Tenable CEO Amit Yoran has taken to LinkedIn with harsh words for Microsoft, criticizing the company’s vulnerability disclosure practices as being insufficiently transparent and irresponsible.
The blog post was specifically triggered by Microsoft’s handling of some recent vulnerabilities in the Azure platform, but Yoran cites reports from several cybersecurity firms that indicate the company is not being timely enough with its disclosures and sometimes has a “dismissive” attitude toward impacted parties.
Tenable CEO says Microsoft vulnerability disclosures too slow, lacking in important details
The immediate prompt for Yoran’s polemic appears to have been two Azure Synapse Analytics vulnerabilities that Tenable (a major vulnerability scanning platform) discovered in March. Reporting dozens of vulnerabilities to manufacturers and developers each year, Tenable definitely has some substantial insight into how the remediation and disclosure processes tend to work.
Yoran said that Microsoft decided to patch one of the two security issues without a vulnerability disclosure, only following up some 89 days later when Tenable informed the company it was going public. Yoran says that Microsoft privately acknowledged the severity of the issue, but continued to insist on not issuing a public vulnerability disclosure.
According to Yoran, this is not an isolated issue. He notes that several other cybersecurity companies have written about similar interactions with Microsoft: Orca Security, Wiz, and Positive Security have all also addressed the Azure issue and reported comparable experiences. Yoran also cites Fortinet’s recent reporting of the “Follina” vulnerability, which went unpatched for weeks after it was disclosed; prior to the mid-June patch, Microsoft’s only guidance was a May 30 advisory that told Windows users to disable the Microsoft Support Diagnostic Tool (MSDT) entirely.
Tenable disclosed both of the Azure flaws via a company blog post on June 13. Both of the flaws allowed an attacker to escalate to root privileges within Apache Spark virtual machines. Apache Spark pools are a particularly sensitive point of compromise as they generally contain keys and services that allow an attacker to expand further into Microsoft infrastructure. Tenable says that Microsoft quietly rolled out fixes to all regions for the issues on April 30, but again took the company to task for downplaying the severity of the issues and refused to classify them in such a way that they became eligible for bug bounties.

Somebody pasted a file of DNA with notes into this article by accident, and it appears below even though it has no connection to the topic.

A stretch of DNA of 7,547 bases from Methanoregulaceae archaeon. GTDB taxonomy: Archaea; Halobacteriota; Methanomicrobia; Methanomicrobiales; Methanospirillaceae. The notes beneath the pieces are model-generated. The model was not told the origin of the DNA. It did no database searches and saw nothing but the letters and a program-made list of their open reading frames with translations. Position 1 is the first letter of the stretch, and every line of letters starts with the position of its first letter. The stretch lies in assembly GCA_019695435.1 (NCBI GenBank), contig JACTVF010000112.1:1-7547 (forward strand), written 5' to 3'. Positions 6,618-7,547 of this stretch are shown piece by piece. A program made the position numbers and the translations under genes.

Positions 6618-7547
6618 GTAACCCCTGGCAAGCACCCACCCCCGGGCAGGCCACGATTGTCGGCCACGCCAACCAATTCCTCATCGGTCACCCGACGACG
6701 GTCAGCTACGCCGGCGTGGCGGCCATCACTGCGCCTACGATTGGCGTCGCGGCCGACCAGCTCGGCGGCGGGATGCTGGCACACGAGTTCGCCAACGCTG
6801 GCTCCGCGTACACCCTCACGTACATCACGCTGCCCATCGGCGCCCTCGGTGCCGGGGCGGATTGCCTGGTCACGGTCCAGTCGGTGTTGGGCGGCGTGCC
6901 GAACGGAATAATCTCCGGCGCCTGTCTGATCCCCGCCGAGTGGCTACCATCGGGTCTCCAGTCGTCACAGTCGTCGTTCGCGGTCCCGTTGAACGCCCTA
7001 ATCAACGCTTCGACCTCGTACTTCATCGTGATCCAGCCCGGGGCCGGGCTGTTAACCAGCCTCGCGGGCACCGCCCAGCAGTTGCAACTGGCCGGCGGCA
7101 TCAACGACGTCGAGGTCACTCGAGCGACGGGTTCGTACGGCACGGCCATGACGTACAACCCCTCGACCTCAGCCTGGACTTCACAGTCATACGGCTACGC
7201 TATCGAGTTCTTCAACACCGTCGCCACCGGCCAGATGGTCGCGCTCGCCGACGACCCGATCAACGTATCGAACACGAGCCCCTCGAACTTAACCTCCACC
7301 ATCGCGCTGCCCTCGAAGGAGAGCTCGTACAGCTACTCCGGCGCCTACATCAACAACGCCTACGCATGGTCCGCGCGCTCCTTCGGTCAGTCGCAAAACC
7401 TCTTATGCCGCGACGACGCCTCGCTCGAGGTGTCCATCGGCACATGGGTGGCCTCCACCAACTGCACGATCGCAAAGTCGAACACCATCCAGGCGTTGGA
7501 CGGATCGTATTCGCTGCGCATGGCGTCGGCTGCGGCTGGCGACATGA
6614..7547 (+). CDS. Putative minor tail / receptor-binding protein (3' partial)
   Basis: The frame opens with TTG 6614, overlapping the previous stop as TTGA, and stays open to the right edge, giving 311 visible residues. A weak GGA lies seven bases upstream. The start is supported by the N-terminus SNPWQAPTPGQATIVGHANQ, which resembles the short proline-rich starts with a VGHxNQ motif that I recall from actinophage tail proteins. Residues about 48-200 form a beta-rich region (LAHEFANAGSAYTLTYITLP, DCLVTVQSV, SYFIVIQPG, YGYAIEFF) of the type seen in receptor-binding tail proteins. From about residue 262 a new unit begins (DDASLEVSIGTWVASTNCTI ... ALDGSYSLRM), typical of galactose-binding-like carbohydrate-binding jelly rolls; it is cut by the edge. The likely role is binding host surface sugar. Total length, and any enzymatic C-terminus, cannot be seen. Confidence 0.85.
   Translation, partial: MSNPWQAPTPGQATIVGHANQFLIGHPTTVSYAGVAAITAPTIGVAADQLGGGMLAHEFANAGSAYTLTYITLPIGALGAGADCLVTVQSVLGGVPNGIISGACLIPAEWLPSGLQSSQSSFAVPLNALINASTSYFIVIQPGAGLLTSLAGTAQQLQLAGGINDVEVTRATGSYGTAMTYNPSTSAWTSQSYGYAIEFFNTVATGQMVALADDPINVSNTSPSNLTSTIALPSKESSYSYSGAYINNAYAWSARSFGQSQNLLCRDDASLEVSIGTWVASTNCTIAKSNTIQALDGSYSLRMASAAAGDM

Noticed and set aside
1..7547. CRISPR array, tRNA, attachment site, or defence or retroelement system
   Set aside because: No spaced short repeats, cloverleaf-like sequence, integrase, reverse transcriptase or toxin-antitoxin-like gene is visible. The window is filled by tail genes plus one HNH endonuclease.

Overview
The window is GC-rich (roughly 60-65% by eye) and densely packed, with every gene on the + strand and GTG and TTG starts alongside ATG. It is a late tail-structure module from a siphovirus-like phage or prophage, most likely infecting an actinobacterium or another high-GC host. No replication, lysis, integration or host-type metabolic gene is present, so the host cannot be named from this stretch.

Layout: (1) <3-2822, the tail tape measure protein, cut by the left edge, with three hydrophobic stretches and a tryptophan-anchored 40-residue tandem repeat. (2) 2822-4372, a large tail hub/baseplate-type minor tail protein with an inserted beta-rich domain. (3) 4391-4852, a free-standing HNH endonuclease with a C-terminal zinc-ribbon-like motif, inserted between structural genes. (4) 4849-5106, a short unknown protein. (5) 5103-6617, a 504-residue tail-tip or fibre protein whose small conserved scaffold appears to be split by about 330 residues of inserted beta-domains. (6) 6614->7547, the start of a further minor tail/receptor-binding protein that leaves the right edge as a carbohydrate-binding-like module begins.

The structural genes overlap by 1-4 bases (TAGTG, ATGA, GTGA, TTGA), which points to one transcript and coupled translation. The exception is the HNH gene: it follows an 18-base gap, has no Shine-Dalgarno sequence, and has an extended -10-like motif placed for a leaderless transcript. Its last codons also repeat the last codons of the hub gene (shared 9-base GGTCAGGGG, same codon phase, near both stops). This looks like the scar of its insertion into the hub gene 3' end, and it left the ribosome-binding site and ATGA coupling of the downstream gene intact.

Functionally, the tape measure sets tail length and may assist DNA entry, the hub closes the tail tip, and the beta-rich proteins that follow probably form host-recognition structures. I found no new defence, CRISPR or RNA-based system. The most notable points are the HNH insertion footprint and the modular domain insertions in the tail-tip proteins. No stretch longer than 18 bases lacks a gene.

Microsoft’s motives for slow, incomplete disclosures remain unclear
Tenable notes that Synapse Analytics, a computing platform frequently used for machine learning and data aggregation, is listed as a “high impact scenario” in the company’s Azure Bug Bounty program. This puts it among the products regarded as having the most serious possible security impacts for Microsoft customers across its entire ecosystem of software.
Nevertheless, Microsoft felt that the issues did not merit a vulnerability disclosure. While Yoran and Tenable are not attributing a specific reason for this, some commenters have been left wondering if this is simply a rather heavy-handed way to avoid paying out a bug bounty. Microsoft generally pays over $10 million per year in bounties, with the largest individual bounty to date being $200,000 and the average amount paid currently at about $10,000. At least one company, Orca Security, was issued a $60,000 bounty in connection with one of these vulnerabilities.
Tenable reports not getting a response from case agents at the Microsoft Security Response Center (MSRC) for prolonged periods, and having to resort to Twitter posts to prompt timely communication. Tenable was also not initially notified of the issues that eventually wound up in the vulnerability disclosure being patched, having to discover them for themselves.
There is a legitimate debate to be had over transparency in cases in which a patch for a reported vulnerability may take some time to prepare. However, if threat actors have already been found exploiting the issue, the industry standard tends to be immediate vulnerability disclosure in the interest of transparency and letting users know what their risk profile is. If threat actors pick up on the fact that a company such as Microsoft is downplaying or covering up an exploit that is known to them, it will very likely serve as further incitement to make use of it. There is no reasonable expectation of the customer base not noticing or not being impacted by something when that base spans millions of people around the world.
As Bob Huber, CSO and head of research at Tenable, observes: “Even if there are no patches or mitigations available, as a customer, and risk manager, I still want to understand the exposure I have at any given point in time. In this case, while the patch was delayed, we at least knew the risk we were carrying and could structure our defense to monitor for possible exploitation and malicious activity. This is unlike the recent comments about cloud vulnerabilities wherein we were not even aware of a vulnerability or the additional risk we were carrying. Follina, eyes wide open. Cloud, dark and stormy.”
The Azure security vulnerability allowed attackers to jump between Synapse customer accounts, access credentials stored in Synapse workplaces, enable remote code execution via access to integration runtimes, and take over batch pools. The first patch that Microsoft quietly deployed on March 30 was reportedly bypassed successfully by Orca Security in private testing. The practice of “stealth patching” and downplaying or ignoring security issues is hardly unique to Microsoft, however; Oracle, Google and Apple have all been criticized for abruptly issuing patches without notice, slow patching of known vulnerabilities, and even ceasing support for products suddenly when they become unmanageable due to some sort of code flaw.